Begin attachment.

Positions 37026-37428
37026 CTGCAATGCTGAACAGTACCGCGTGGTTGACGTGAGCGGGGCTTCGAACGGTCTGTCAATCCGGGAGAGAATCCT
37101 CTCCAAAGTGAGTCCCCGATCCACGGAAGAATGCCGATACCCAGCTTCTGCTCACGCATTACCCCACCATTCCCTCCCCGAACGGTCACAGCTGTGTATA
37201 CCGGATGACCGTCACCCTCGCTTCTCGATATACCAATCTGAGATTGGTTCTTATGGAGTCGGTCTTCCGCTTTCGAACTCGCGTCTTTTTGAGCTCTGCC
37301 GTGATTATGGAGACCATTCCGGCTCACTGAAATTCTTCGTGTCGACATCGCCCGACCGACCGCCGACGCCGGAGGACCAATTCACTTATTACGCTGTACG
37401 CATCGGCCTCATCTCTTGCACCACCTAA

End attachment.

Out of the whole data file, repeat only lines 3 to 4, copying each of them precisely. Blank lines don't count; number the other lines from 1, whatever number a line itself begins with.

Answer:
37101 CTCCAAAGTGAGTCCCCGATCCACGGAAGAATGCCGATACCCAGCTTCTGCTCACGCATTACCCCACCATTCCCTCCCCGAACGGTCACAGCTGTGTATA
37201 CCGGATGACCGTCACCCTCGCTTCTCGATATACCAATCTGAGATTGGTTCTTATGGAGTCGGTCTTCCGCTTTCGAACTCGCGTCTTTTTGAGCTCTGCC